Her primary care physician recommended an oncologist who advised her to undergo radiation, oral chemotherapy, surgery, and clean-up chemo. Ok, so that was the plan. But there is no standard treatment for rectal cancer, so the plan changed when, the following day, her oncologist phoned to say that, after thinking about Chelle’s case, she’d contacted a colleague who suggested that the plan include IV chemo, radiation, oral chemo, and then surgery.
Then the plan changed again when Chelle’s coworker and friend Laura attended a medical symposium. She approached the speaker, a noted oncologist, about Chelle, and he recommended that she seek treatment at a National Cancer Institute hospital, a recommendation with which Chelle’s local oncologist agreed. “Part of the reason I am alive today is because Laura advocated for me,” insists Chelle. “She went up to a man she’d never met and got the best possible advice for me.”
The doctors at the NCI hospital agreed with the revised plan. The idea was to shrink the tumor as much as possible before surgery.
Chelle underwent four months of biweekly IV chemo. After a month off, she began 28 days of radiation and oral chemo. Two months later, in February 2019, she underwent a low anterior resection (LAR) to remove the tumor and give her a temporary loop ileostomy. The surgeon removed the tumor and 26 lymph nodes, only one of which was positive. The incision was 27 centimeters long.
Three weeks later, Chelle returned to her doctor who marveled at the speed of her recuperation. Then, six weeks to the day of her original surgery, she had a second surgery to reverse the ileostomy.
By early April, she was permitted to jog. She only ran 2 1/4 miles, but everything was sore, and the skin on her arms was no longer lined with corded muscles. In May, she was permitted to lift more than the 20 pounds to which she’d been restricted.
“My daughter, who’s now 17, had to write a paper in which she had to discuss a difficult moment,” says Chelle, the many thin gold rings on several fingers glinting in morning light. “She said it was finding out her mom had cancer. She also said that she could be strong because of the example I set. I was floored. You never know how much your kid takes in.
“But,” she continues, “I don’t know if I’m strong or tough. I had a rough childhood, but when I started dating my husband Paul, around 20, his family took me in.” She worked as a nurse’s assistant after high school, and after marriage, both she and Paul got college degrees–she in nursing and he in computer science.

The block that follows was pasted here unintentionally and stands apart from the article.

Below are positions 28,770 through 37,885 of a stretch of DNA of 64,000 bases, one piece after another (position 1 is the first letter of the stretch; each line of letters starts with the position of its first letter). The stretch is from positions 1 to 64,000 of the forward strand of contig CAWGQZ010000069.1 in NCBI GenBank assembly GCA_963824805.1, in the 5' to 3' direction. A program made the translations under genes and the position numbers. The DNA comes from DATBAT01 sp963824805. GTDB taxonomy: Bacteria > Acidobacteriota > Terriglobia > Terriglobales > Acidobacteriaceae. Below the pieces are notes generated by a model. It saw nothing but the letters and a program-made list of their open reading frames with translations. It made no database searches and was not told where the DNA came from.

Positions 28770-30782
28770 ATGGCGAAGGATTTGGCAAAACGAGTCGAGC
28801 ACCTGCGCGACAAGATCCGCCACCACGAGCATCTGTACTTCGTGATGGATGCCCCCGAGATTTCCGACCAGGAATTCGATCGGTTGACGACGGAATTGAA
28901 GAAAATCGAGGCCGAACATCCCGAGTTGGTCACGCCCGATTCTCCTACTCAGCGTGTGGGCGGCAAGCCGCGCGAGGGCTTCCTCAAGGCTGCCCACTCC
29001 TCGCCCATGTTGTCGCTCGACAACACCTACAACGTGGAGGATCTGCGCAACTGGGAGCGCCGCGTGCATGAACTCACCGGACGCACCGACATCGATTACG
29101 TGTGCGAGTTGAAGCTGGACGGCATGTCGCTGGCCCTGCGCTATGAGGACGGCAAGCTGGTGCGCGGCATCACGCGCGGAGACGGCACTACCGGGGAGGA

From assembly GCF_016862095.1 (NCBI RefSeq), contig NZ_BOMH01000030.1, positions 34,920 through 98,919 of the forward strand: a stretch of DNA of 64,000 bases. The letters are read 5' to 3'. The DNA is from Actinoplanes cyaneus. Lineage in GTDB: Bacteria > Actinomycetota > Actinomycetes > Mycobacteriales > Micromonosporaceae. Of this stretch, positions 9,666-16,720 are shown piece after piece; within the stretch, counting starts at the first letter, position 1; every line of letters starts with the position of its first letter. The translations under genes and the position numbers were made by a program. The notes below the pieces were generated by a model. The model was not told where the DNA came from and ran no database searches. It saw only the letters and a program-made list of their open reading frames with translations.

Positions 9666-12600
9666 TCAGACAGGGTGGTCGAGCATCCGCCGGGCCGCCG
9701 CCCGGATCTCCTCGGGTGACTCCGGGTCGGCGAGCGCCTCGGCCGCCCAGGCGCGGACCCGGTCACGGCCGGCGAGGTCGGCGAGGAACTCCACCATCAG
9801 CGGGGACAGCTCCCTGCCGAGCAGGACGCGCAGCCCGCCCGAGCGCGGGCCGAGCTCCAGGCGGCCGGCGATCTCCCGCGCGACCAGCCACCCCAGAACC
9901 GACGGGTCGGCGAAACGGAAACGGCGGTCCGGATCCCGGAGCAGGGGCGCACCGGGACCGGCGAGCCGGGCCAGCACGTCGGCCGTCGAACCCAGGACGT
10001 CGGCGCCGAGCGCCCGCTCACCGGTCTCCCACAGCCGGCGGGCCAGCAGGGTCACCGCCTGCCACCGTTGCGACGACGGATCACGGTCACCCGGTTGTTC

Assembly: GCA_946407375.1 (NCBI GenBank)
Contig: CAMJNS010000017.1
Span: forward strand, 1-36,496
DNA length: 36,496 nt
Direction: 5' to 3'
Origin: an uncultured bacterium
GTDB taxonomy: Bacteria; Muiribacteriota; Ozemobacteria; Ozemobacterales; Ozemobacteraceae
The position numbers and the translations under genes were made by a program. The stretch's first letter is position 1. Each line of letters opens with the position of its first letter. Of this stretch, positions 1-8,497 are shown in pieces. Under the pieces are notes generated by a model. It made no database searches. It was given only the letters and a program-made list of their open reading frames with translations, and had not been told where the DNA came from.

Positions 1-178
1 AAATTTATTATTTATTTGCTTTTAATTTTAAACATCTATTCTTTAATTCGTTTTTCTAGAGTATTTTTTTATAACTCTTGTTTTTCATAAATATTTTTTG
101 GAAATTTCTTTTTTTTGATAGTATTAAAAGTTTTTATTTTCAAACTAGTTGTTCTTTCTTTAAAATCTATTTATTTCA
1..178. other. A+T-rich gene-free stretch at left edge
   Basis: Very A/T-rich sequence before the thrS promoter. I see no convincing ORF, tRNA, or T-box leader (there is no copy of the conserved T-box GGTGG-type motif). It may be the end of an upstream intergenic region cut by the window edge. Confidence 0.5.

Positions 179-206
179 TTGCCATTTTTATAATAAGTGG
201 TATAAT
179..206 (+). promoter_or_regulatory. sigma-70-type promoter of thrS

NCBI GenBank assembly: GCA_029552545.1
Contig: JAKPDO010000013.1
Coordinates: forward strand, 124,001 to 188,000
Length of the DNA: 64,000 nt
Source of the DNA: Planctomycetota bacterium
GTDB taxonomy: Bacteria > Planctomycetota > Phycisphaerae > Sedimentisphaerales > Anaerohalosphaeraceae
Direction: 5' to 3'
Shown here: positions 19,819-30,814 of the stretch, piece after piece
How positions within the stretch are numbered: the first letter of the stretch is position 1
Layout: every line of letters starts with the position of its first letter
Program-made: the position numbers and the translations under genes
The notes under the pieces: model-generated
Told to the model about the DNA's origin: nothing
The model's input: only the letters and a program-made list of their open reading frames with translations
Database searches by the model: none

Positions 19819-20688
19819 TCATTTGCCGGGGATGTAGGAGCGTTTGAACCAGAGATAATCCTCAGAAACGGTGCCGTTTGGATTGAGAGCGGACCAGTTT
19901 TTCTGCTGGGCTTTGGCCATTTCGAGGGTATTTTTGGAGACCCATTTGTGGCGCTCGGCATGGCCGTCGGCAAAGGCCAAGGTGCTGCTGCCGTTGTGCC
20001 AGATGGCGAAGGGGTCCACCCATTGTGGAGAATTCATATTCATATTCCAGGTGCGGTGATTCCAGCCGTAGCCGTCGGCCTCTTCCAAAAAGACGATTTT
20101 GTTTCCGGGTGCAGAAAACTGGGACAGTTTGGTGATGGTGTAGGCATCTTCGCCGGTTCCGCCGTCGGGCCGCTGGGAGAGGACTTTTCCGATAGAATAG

For years, Chelle and her husband struggled with infertility, and then one day, when they’d abandoned the idea of conceiving a child, she became pregnant.
“I am blessed,” she says simply. “Through this whole journey, the universe has been kind to me.
“It’s true I had a tough childhood, but I had a great mother. I faced weight problems, but I discovered Spartan. I had trouble getting pregnant, but I have a fabulous daughter. I had cancer, but I found incredible doctors and have a terrific support system.
“I would be doing a disservice to the universe if I didn’t focus on the good stuff among all the bad stuff. With maturity and age, I see that it is not what you are given, it’s what you do with it.” Chelle glances at the red bag by her side which her “fit friends”–her online bariatric support group with whom she does monthly online fit challenges–had filled with supplies to help her get through chemo. It says, “Chelle/Warrior.”
“I’d go to chemo and pull the curtain around me to shut out any negativity from other patients. I put in my ear buds and listened to the 49 fight songs like Unstoppable and Survivor on the playlist that my family and friends put together for me,” she says vigorously. “The Lehigh Valley Spartans kept me going too. They showered me with support and gifts. I wasn’t in this race alone.”
Chelle has returned to her battle ropes and slam balls, her 60-pound Atlas ball made of solid concrete, and the training room in her garage.
“Many people go through a cancer journey and reorder their priorities. But I knew mine: my nucleus is my husband and my daughter, and an understanding to live life now, not to wait, and to seek out the positive. I ask myself, ‘Where in this situation can I find happiness?’”
Chelle has attended support programs at the Cancer Support Community.